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Flex liner vs stovepipe?

Post in 'The Hearth Room - Wood Stoves and Fireplaces' started by mj5001, Nov 11, 2011.

  1. mj5001

    mj5001 Member

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    Other than the obvious stainless steel advantage with a liner, I don't see why going with stove pipe up an existing chimney wouldn't be alright. I completely took out the damper (that was fun) so have plenty of room for maneuvering it.

    Of course there's a rain cap at the top and I can't imagine too much moisture getting in there but of course I'm sure there will some rusting in time.


    But for under 50 bucks compared to 300, it sure sounds like the way to go -- Menards has 6" x 24" pieces (24 guage) at just 3.99 each right now. (28.00 total)


    Why "shouldn't" I ?


    And WHY is insulating around it necessary? I can understand sealing it well near the bottom to keep any room air from getting out but I've seen folks insulating the whole thing, even when going into a chimney -- I thought actually the colder the pipe is, the better the draw.

    ?

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  2. shawneyboy

    shawneyboy New Member

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    On the colder pipe comment. The colder the pipe the more likely the gasses will condense and create creosote, (usually on start-up or fresh load). With a insulated pipe you are keeping it warmer, which keeps the gasses warmer, which increases draft.

    I think you are confusing colder pipe with colder outside temps. When it is colder outside your draft increases because the greater difference between the hot exhaust and the colder outside temps, but the draft is not increased because your pipe itself is colder. To the contrary if your pipe is warmer, and the outside air is colder, you increase your draft. That is why sometimes a cold start is difficult until you get your flue temps up.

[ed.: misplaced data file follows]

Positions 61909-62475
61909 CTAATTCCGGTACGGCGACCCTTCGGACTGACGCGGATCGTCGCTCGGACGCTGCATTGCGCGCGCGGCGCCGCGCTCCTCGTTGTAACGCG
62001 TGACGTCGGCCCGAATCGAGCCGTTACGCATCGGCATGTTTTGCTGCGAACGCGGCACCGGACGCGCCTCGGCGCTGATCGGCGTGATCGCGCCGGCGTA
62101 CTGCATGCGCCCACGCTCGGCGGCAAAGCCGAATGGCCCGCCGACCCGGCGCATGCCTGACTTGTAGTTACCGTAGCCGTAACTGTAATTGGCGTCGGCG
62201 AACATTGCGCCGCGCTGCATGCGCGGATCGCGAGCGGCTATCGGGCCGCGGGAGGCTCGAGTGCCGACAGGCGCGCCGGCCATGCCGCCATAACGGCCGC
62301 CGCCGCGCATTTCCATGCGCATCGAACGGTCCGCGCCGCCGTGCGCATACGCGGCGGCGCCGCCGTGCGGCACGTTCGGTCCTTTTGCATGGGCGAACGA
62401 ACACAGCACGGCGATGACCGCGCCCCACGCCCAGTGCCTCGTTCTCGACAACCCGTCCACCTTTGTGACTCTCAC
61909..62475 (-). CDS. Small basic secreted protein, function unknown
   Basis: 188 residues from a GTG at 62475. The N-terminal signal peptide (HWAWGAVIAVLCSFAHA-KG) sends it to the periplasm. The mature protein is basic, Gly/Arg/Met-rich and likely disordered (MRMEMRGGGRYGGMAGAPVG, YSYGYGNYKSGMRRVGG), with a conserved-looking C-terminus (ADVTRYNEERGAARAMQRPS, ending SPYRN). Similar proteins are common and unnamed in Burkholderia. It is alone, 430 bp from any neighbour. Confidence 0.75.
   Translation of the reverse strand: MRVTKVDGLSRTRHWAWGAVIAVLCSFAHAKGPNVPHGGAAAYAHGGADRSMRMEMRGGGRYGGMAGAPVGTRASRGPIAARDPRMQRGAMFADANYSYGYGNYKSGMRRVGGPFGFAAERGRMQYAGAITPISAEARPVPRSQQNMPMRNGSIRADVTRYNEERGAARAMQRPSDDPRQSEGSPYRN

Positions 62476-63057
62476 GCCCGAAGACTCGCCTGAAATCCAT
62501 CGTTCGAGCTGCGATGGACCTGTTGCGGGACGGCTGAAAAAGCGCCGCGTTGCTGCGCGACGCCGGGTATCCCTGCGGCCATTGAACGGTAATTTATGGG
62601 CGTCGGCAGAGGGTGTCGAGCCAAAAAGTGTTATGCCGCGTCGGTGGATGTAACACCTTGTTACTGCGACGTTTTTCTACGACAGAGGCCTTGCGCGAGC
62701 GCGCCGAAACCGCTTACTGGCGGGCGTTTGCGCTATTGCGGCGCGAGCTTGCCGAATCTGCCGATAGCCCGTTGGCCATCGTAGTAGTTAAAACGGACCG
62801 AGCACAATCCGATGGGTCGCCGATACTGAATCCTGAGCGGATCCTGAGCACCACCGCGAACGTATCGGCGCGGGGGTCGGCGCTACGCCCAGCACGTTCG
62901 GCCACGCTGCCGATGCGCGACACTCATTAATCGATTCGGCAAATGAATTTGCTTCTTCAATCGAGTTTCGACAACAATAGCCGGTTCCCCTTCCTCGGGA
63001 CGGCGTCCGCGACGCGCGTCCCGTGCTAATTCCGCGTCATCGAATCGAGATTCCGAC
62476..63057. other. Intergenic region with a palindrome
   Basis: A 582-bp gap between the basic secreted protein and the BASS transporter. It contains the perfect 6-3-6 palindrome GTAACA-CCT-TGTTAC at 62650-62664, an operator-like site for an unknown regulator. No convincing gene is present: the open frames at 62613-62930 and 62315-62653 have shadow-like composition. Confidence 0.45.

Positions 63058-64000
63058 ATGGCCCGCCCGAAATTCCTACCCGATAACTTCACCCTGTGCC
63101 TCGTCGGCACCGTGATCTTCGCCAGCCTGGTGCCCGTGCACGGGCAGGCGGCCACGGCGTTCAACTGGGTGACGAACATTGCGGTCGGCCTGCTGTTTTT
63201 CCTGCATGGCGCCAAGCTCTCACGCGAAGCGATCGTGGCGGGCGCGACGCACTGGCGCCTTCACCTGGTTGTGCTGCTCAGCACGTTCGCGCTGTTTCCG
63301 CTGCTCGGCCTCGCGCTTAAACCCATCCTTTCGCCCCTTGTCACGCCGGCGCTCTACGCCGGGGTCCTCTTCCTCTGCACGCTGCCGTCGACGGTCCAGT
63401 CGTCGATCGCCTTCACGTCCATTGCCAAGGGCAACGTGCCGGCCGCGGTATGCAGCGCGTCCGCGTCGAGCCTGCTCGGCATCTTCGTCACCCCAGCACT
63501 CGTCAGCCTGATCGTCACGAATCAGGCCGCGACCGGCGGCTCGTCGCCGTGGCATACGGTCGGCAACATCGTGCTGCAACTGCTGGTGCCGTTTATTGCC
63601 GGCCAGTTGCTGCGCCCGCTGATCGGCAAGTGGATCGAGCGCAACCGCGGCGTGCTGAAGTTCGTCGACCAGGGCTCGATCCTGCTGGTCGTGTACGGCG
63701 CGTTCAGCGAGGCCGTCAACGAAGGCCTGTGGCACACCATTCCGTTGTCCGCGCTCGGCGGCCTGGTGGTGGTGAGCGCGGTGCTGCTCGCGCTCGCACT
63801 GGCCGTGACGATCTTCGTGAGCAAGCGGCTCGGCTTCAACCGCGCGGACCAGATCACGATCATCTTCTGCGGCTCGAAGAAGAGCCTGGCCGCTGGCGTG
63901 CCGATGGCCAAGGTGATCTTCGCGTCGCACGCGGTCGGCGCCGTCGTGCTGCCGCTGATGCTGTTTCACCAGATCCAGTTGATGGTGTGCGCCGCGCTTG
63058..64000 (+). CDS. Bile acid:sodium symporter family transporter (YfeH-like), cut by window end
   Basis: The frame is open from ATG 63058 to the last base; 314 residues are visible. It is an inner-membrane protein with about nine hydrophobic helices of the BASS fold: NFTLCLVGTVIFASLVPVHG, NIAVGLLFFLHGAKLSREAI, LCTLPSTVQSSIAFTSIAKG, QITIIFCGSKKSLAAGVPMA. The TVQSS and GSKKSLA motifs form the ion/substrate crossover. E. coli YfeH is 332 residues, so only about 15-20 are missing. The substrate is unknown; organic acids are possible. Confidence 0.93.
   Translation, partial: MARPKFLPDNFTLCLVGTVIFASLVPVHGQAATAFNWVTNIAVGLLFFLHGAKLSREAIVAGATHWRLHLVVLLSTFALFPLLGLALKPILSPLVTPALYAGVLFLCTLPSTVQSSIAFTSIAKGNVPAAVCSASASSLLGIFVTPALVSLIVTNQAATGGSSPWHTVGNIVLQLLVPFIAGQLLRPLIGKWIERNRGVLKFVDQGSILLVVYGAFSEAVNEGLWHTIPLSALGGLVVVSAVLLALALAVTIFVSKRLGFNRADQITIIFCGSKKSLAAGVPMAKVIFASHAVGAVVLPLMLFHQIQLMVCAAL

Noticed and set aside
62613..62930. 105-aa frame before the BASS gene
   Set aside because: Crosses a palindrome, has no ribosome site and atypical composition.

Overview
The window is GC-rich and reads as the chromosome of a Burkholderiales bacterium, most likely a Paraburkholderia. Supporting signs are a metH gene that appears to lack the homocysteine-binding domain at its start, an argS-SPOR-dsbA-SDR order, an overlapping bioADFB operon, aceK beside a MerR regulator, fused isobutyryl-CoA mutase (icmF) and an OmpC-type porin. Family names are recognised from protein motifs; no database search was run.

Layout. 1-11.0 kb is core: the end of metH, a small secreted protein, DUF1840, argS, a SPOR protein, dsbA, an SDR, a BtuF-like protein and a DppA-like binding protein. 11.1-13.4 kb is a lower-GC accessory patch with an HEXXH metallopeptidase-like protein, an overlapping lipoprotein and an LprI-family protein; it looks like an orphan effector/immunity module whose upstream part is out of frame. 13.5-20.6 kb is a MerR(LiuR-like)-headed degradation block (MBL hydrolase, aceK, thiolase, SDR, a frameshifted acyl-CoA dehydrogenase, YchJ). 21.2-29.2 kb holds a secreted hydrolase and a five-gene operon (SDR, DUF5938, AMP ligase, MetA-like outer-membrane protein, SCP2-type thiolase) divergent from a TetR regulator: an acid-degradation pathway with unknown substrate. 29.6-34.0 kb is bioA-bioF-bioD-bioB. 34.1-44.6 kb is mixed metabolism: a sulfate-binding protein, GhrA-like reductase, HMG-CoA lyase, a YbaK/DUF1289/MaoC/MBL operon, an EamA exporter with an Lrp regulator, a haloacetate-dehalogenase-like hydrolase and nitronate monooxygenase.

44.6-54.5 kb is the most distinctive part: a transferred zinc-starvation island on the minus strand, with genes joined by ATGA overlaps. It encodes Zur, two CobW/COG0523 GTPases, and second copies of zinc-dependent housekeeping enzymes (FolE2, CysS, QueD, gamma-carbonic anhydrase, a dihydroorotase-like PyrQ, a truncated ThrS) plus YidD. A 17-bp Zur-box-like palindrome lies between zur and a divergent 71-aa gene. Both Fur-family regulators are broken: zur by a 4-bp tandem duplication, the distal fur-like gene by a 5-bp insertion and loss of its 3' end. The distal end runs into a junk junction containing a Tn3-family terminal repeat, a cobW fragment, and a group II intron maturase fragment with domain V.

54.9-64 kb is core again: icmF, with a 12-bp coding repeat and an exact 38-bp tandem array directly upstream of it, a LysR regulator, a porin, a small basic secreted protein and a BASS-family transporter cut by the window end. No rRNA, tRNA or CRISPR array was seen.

Shawn
  3. Dune

    Dune Minister of Fire

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    How often do you feel like changing the pipe in the chimmey?
    It MIGHT last two whole seasons, but I don't believe it.
    Nevermind the fact that it doesn't meet code, so if your house burned down, your insurance company would not be obligated to pay.
  4. mj5001

    mj5001 Member

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    Ok thanks.

    Now what kind of insulation should be used? I heard "rockwool"?

    Anything I can get at a Home Depot etc?


    And the stove pipe instead of liner? OK to do?

    I would think the stovepipe would last several years.
  5. mj5001

    mj5001 Member

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    Really? Doesn't meet code?

    I must be missing something.

    Is "stove pipe" different from "chimney pipe" or something?
  6. EJL923

    EJL923 Feeling the Heat

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    If you want everyones advice, everyone is going to say to spend the extra money on the stainless flex liner.

    There are a few reasons. I believe the stainless has better heat resistance. You ask yourself, but the black chimney pipe is closer to the stove. Yes, but the chimney pipe is usually in an enclosed area while the stove pipe is allowed to radiat to its surroundings. Rusting, another. The piece of mind of having a continous liner and no worries of the pieces separating. Over a long run, the sections at the top and screws will be supporting a lot of weight, depending on how its installed.